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But the assessee had not sold any building and therefore, the business of the assessee had not commenced. The stand of the Revenue is that the sale of flats or building constructed was a sine qua non for commencement of its business. 18. On the other hand, the assessee had contended that it had purchased land and on obtaining sanctioned plan had started construction and had completed a few towers by 31/3/2004. Therefore, assessee's business had commenced. Disallowance of interest was incorre .....

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is noted that the Assessing Officer had disallowed a sum of ₹ 52.56 crore related to investment in the construction of the towers, which have been let-out and proportionate interest was allowed under Section 24 of the Act, but the balance amount of ₹ 72.00 lakh was disallowed on the ground that the building in respect of which the loan was taken had not yet been let-out. But the Tribunal noted that where interest on borrowed funds were utilized towards other current assets and the l .....

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h was income from house property. 21. Per contra, learned counsel for the assessee contended that merely because the assessee had not sold the flats it had constructed, it could not be said that the assessee had not commenced business. The moment land was purchased and several steps were taken towards construction of towers would imply that the assessee had commenced business. Therefore, disallowance on payment of interest was incorrect. 22. It is noted that in the financial year 2003-04, assess .....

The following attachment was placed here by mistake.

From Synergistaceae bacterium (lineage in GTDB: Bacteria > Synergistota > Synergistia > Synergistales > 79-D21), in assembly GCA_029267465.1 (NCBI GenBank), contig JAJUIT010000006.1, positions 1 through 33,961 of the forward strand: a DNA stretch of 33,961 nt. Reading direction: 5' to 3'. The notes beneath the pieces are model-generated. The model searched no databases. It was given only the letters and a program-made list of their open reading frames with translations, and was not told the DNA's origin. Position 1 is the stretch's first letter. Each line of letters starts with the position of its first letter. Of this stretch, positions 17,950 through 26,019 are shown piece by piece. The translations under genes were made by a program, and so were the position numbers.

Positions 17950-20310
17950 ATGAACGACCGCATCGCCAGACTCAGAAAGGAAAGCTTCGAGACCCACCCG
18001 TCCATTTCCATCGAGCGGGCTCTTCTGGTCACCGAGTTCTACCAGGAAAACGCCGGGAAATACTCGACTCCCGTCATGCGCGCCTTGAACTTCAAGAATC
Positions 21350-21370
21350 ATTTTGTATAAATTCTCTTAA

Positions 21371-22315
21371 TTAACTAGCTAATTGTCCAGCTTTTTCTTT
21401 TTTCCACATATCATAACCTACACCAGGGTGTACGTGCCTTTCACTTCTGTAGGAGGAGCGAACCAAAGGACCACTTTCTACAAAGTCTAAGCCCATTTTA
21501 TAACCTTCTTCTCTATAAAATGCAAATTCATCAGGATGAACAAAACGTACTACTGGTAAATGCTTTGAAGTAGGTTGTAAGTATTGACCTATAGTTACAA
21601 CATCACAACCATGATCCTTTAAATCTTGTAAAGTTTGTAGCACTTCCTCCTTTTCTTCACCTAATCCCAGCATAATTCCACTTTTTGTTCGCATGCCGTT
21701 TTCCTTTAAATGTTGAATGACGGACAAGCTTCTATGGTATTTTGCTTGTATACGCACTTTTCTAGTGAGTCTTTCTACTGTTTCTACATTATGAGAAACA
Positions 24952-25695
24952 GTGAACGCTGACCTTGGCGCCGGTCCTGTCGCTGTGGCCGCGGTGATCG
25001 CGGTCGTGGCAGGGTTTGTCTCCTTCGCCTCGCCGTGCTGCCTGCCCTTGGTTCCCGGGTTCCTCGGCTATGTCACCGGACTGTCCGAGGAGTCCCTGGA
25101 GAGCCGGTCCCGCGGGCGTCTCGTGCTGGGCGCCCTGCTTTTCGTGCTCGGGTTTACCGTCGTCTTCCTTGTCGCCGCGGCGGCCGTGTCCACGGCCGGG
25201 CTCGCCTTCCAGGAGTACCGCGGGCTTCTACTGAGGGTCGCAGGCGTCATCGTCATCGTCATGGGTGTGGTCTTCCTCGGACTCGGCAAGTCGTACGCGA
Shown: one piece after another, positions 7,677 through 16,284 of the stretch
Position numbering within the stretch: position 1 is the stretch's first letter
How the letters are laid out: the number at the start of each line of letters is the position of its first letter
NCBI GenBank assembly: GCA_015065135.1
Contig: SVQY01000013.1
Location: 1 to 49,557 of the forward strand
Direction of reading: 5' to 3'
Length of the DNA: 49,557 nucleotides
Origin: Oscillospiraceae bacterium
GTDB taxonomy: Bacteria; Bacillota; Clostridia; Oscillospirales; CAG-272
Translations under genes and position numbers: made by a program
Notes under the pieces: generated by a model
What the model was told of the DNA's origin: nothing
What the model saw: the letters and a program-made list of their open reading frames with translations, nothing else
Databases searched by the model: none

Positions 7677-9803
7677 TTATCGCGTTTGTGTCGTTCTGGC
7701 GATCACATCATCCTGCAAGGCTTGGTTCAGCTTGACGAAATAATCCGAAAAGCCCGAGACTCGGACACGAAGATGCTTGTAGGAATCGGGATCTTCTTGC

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land, obtained plan sanction and put up construction. Thus, when the business of the assessee had commenced during the financial year 2003-04, interest paid by the assessee on borrowed capital cannot be added back to the work in progress. The Tribunal in this regard has relied upon a decision in the case of K.Raheja Development [102 ITD 414], which has been held to be correct by this court. We hold that the Tribunal was right in giving relief to the assessee and the findings of the Tribunal wou .....

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order, in ITA.Nos.903 to 906/Bang/2013, letter dated 30/9/2006 was filed by the assessee before the Assessing Officer, which was furnished to the Tribunal as well. The Appellate Commissioner had held that the detailed working of interest on borrowings for Tower 'A' were furnished and that Tower 'A' had been let-out and the interest pertaining to the said aspect amounted to ₹ 1,91,14,354/- paid during the previous years. The Tribunal held that there was no infirmity in the .....

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ight in directing the Assessing Officer to allow the interest, which direction has been affirmed by the Tribunal. 25. Per contra, learned counsel for the assessee supported the order of the Appellate Commissioner as well as the Tribunal on this issue. The Tribunal has found that the assessee had filed a letter dated 30/9/2006 before the Assessing Officer. In paragraph No. 21 of the said letter, detailed workout of interest on borrowings for 'Tower A' is furnished. 'Tower A' had b .....